Near the turn of the century, the British Admiralty proposed a new Naval Harbour at Dover. "S. Pearson & Son", founded in 1856, was eager to be awarded the contract and began preparing its bid even before the government invited tenders. W. D. Pearson, who became a partner in the firm in 1879 and, by December 1894, was the sole partner, was also a Member of Parliament. This conflict of interests prevented the firm from carrying out government contracts, thus on the Admiralty’s advice, it was converted into a Limited Company in October 1897. The Dover Harbour building contract was subsequently awarded to S. Pearson & Son on 5th April of the following year and construction was expected to take ten years. So, what has this to do with Martin Mill? To deliver the required ballast to the site, the company laid a four-mile-long single-track standard-gauge line to the top of East Cliff, Dover, making a connection with the SER/LC&DR line at Martin Mill. Much of this ballast was used to fill up that part of the harbour eventually used for the SE&CR’s Dover Marine station, and this land reclamation formed a second contract which the company was also awarded in 1909. The harbour was formally completed in November 1909, but the entire contractor’s line remained in situ until World War I. In 1917, work commenced on lifting the southern-most part of the line, but the track at Martin Mill was retained. This was finally removed for scrap in 1937, a decision reversed three years later when the line was re-laid for military purposes during World War II. From 1940 onwards, rail-mounted guns traversed the former industrial line, and a series of goods sidings were laid beside the branch's junction with the SR line, on the southern side of the running lines. Ordnance Survey maps dated 1958 show the branch railway as dismantled.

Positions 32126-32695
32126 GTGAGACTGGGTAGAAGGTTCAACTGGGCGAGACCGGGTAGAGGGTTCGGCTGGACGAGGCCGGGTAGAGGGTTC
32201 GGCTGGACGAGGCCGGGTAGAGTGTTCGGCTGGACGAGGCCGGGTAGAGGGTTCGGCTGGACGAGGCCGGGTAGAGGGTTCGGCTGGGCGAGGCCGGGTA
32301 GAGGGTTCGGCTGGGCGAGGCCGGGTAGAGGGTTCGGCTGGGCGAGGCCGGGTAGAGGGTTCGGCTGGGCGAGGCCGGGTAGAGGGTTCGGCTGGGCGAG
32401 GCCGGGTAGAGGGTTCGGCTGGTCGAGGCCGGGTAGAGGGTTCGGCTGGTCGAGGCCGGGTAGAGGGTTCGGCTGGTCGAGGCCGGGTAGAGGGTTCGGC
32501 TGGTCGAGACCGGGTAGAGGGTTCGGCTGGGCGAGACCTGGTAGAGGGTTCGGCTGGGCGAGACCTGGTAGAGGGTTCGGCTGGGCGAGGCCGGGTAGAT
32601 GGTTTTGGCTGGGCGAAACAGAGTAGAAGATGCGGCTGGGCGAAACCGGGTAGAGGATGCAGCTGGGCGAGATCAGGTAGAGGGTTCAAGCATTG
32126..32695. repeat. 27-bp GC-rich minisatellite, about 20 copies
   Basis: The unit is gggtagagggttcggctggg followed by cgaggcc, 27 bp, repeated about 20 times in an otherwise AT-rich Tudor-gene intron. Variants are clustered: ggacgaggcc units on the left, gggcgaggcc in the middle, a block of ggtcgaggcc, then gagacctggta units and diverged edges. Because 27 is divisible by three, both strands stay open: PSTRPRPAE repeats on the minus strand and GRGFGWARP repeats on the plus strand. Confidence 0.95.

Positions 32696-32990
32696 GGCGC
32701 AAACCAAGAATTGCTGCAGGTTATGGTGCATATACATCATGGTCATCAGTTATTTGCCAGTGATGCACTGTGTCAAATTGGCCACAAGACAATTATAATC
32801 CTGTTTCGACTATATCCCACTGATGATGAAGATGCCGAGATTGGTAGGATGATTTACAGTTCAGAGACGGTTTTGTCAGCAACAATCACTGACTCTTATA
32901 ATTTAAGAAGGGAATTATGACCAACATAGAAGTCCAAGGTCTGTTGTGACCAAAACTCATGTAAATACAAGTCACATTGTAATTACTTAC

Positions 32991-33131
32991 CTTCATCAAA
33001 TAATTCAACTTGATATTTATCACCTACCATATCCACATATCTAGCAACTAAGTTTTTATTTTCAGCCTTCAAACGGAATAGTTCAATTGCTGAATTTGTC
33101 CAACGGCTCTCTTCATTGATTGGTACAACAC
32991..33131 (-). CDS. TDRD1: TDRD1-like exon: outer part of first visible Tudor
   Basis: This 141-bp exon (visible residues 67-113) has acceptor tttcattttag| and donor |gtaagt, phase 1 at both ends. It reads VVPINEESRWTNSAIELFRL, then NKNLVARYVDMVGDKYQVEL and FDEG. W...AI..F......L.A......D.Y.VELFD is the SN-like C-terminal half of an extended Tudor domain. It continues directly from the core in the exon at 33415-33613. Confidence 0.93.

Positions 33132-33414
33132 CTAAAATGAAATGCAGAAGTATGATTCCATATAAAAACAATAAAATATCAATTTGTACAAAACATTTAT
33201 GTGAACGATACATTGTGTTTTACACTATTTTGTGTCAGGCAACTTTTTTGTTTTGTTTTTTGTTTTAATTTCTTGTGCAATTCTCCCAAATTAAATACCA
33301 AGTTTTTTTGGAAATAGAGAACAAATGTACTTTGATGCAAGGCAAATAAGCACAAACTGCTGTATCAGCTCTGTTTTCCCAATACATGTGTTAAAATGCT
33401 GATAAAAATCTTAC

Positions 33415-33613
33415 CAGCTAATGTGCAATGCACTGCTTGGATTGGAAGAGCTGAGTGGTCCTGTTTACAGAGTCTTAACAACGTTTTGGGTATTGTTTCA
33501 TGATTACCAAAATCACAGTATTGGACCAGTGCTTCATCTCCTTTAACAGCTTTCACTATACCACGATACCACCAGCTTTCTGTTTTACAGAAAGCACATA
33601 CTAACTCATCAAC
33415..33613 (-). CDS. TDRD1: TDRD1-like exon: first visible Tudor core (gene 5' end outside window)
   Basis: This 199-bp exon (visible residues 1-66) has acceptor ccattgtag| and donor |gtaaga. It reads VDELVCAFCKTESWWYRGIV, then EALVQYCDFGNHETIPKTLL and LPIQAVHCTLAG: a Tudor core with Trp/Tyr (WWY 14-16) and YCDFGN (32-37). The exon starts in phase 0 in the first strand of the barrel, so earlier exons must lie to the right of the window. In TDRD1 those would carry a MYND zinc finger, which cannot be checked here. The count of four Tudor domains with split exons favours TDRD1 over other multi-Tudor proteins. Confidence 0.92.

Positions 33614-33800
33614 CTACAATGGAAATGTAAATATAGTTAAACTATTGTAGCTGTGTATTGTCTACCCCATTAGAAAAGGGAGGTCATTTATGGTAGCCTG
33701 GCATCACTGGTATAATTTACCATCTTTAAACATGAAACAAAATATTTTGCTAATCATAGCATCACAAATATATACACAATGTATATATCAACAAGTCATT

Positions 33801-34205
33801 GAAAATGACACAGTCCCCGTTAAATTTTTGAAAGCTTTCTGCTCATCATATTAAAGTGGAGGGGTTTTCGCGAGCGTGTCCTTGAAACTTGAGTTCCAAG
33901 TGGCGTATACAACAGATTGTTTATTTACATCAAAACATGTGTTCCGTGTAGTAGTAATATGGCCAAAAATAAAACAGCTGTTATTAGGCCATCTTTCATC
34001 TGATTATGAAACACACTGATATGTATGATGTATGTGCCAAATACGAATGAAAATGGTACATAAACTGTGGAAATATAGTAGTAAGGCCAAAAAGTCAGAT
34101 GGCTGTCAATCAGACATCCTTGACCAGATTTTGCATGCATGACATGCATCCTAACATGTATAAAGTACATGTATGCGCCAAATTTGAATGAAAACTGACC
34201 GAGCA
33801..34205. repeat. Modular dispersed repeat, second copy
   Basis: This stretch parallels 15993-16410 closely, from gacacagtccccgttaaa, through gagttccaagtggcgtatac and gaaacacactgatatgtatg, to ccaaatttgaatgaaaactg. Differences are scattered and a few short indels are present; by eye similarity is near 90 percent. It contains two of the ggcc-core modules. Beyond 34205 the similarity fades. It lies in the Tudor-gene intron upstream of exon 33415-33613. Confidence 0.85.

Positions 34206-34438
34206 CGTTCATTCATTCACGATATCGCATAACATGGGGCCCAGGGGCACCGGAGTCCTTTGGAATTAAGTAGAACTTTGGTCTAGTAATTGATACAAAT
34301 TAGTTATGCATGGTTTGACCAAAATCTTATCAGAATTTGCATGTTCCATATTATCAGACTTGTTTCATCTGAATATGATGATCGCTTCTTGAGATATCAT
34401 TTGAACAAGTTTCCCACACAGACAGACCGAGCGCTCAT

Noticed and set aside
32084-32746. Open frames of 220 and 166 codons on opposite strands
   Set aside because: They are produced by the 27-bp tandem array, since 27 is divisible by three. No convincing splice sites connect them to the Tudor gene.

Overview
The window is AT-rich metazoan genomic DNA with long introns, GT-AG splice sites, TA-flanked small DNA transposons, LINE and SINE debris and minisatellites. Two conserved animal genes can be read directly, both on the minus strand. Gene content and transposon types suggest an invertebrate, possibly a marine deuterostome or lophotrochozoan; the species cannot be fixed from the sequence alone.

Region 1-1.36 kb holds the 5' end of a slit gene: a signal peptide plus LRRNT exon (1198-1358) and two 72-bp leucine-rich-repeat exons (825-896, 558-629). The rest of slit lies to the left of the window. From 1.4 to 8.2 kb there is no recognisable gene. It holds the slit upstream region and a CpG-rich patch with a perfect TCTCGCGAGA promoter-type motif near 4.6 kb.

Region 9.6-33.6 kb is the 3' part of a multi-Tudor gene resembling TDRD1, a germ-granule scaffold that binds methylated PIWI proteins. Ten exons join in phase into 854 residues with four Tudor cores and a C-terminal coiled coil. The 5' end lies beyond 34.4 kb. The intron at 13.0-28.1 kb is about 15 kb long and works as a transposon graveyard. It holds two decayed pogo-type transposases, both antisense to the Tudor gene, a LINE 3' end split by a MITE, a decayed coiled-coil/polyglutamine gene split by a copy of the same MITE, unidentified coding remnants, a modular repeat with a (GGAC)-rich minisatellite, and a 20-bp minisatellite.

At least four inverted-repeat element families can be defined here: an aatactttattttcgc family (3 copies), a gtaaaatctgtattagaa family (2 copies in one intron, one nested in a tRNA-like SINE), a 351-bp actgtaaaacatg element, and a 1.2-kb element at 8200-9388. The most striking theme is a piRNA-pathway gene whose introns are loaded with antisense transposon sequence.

Under the Southern Railway, signalling economies were enacted at numerous pre-Grouping stations where traffic was deemed to be comparatively light. In the main, these included closing signal boxes and, in their place, installing lever frames upon platforms, which would be operated by the station porter/ticket clerk. Martin Mill’s signal box went out of use in October 1934, its functions being transferred to the main "down" side station building. Here, a lever frame was installed within the booking office, and a bay window added to the platform-facing elevation of the building, affording the ticket clerk a limited view of the layout. More severe economies were left to British Railways; in September 1961, goods traffic at the station ceased, but prior to this, by at least 1958, the goods shed had already been demolished. Some of the sidings here found a new use as storage for Pullman Camping Coaches; two of these vehicles arrived in 1954, and a third was brought to the site in 1960. By 1977, the goods yard site had completely disappeared underneath residential development.